American Farm Bureau Federation’s (AFBF) 101st Annual Convention in Austin, Texas, concluded with the adoption of Illinois policy submittals during delegate session.
Delegates adopted Illinois policy regarding climate change, high-octane/low-carbon fuels and wetland delineation, among others.
The climate change policy includes provisions for science-based research and incentivizing voluntary on-farm energy improvements. “In essence, what it does is ensure that agriculture is at the table ... and to make sure we receive credit for the things that agriculture is already doing ...,” Mark Gebhards, Illinois Farm Bureau executive director of governmental affairs and commodities, told RFD Radio.
The amended fuels policy calls for legislative and regulatory approval of high-octane, low-carbon (HOLC) fuels. Dennis Green, IFB Board member, explained to the delegate body that HOLC fuels will reduce emissions and improve the environment.
A new sodbuster and swampbuster policy was adopted calling for USDA to provide education and training to farmers, landowners and the public. This will allow for better understanding of wetland delineations, determinations and appeals. “We feel that requiring the USDA to provide education and training will help everyone get on the same page on how this process works,” said Jeff Kirwan, IFB Board member.
Other strongly debated policy included Country of Origin Labeling (COOL) and the Market Facilitation Program (MFP).
A policy amendment submitted by Texas was debated proposing mandatory COOL. “Mandatory Country of Origin Labeling would immediately put us in violation of the USMCA (U.S.-Mexico-Canada Agreement) ... and would allow Canada and Mexico to put tariffs on our meat products,” stated Brian Duncan, IFB vice president. The proposal was voted down, and original policy supporting voluntary COOL was retained.
Policy regarding the continuation of MFP was heavily debated by delegates from across the nation. Questions surrounding what marks the end of the trade war or when the markets will come back were proposed. Ultimately, delegates voted to keep the continuation of MFP in AFBF policy.
“When we get down the road, there’s nothing we’d like better than to have these agreements kick in and show us some expanded market opportunities, and hopefully, the markets will come with that,” commented Scott VanderWal, AFBF vice president.
Additional policy changes included the adoption of new hemp policy, amended national dairy program policy, and amended farm labor and immigration policy.
Delegates also accepted a recommendation submitted by Illinois asking for the AFBF Board to prioritize a deep dive into National Agricultural Statistics Service reporting.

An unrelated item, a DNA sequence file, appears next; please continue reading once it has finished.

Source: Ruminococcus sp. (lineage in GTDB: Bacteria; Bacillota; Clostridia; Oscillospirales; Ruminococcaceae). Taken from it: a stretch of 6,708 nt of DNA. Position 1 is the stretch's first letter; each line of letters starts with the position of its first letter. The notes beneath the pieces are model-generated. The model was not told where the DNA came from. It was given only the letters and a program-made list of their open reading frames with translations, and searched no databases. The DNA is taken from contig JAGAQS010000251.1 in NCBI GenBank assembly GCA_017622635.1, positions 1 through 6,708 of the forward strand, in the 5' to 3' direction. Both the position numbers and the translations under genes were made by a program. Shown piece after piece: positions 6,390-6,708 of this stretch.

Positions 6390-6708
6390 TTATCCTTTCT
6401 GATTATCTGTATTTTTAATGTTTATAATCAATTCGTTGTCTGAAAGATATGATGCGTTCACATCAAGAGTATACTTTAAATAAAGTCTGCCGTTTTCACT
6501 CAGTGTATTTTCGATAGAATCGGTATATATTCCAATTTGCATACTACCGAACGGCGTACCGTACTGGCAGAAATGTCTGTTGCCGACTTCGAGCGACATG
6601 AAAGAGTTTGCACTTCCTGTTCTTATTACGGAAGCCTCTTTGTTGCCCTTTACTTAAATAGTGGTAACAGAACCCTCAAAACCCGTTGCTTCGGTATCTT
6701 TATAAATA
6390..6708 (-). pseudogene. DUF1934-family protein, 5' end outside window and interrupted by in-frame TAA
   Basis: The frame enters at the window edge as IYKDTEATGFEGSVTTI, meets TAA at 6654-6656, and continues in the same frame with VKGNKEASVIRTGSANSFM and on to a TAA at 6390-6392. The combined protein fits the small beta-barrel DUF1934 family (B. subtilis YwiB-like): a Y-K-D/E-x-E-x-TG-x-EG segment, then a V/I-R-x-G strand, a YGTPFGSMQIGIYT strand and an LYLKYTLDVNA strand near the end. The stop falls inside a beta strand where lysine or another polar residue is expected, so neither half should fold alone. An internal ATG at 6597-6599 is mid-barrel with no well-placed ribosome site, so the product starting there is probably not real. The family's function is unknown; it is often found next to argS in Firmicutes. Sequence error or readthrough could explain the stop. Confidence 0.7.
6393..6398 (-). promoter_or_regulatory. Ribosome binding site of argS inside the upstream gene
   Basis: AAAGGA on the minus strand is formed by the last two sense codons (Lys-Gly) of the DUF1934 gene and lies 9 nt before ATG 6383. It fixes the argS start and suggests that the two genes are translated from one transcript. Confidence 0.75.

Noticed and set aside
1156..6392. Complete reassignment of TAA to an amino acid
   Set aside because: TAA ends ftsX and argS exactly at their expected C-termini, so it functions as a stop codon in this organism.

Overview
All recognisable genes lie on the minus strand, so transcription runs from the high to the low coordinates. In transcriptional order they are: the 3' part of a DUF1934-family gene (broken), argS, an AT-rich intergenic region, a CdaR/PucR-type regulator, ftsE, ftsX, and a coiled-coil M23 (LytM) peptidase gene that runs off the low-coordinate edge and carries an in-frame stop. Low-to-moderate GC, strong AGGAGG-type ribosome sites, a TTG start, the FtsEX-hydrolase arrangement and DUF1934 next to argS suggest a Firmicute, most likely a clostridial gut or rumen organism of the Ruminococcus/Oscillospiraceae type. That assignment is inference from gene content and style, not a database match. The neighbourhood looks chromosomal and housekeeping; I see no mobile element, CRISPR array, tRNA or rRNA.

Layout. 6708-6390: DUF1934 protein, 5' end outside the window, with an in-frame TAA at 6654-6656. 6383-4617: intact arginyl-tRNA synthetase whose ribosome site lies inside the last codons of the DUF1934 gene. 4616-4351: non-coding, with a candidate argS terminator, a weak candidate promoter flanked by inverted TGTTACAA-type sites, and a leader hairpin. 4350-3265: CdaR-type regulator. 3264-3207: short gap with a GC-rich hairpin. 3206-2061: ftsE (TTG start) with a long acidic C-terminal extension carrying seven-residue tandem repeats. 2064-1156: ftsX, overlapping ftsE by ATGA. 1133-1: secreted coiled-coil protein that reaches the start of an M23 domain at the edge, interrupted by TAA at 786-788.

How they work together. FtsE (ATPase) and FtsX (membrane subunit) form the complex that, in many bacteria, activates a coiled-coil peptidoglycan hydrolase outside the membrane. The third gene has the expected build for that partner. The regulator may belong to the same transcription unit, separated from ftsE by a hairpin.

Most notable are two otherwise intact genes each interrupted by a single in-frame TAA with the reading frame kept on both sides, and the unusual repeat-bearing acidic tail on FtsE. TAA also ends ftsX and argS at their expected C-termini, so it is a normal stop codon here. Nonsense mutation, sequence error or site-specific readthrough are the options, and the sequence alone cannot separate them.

IFB President Richard Guebert Jr., reflected on the voting delegate session. “Our delegates were instrumental in promoting and debating several key policy resolutions to promote and protect the interests of Illinois Farm Bureau members,” said Guebert.
During elections, Zippy Duvall and Scott VanderWal were re-relected to two-year terms as AFBF president and vice president, respectively.
More than 6,000 members across the nation attended the AFBF Annual Convention, including 346 voting delegates. Illinois was represented during the policy session by 20 delegates.
With the General Assembly returning to the Capitol this week, Illinois Farm Bureau prepared its state legislative priorities as set by the IFB Board. Not surprisingly, several priorities deal with fiscal policy and funding issues.
Funding priorities include seeking sufficient state funding for agricultural programs and supporting a viable and independent Department of Agriculture.
Among fiscal priorities, IFB supports state tax policies that assist with a positive business climate, including supporting existing ag sales tax incentives and the current Farmland Assessment Law.
“These priorities are based on the state continuing to struggle with its finances. Agencies are being asked to curtail their costs,” said Kevin Semlow, IFB director of state legislation. “We will work with appropriation legislative leaders to make sure there is sufficient funding for all programs affecting agriculture.”
Semlow continued, “A breadth of environmental issues, everything from pollinators, soil erosion and water quality” is anticipated in legislation before the General Assembly. Those bills could involve all types of Illinois agriculture from livestock management to row crop production, he added.
IFB placed a priority on maintaining a balanced process for siting livestock facilities through the Livestock Management Facilities Act. IFB also seeks to retain a balanced system for antibiotic use in livestock.
Likewise, IFB will continue supporting efforts that benefit and expand pollinator habitat statewide. This includes science, research, education and habitat development. However, farmers must have access to pesticides, such as neonicotinoids, to protect crops.
IFB will continue to support expansion and enhancement of high-speed internet while supporting landowners’ private property rights. The organization sees the positive development of $420 million in capital funding to expand broadband in rural areas, Semlow explained.
“We will work with the General Assembly and the governor’s administration to make underserved and unserved rural areas a priority while protecting the private property rights of farmers as the state encourages deployment of broadband,” he said.
The 102nd General Assembly comes with new Senate leadership following the Jan. 19 election of Sen. Don Harmon, D-Oak Park, as the 39th senate president. Harmon succeeds Sen. John Cullerton, D-Chicago, who retired from the Senate. Harmon, 53, has served in the Senate since 2003.
“IFB looks forward to working with the new Senate president,” Semlow said.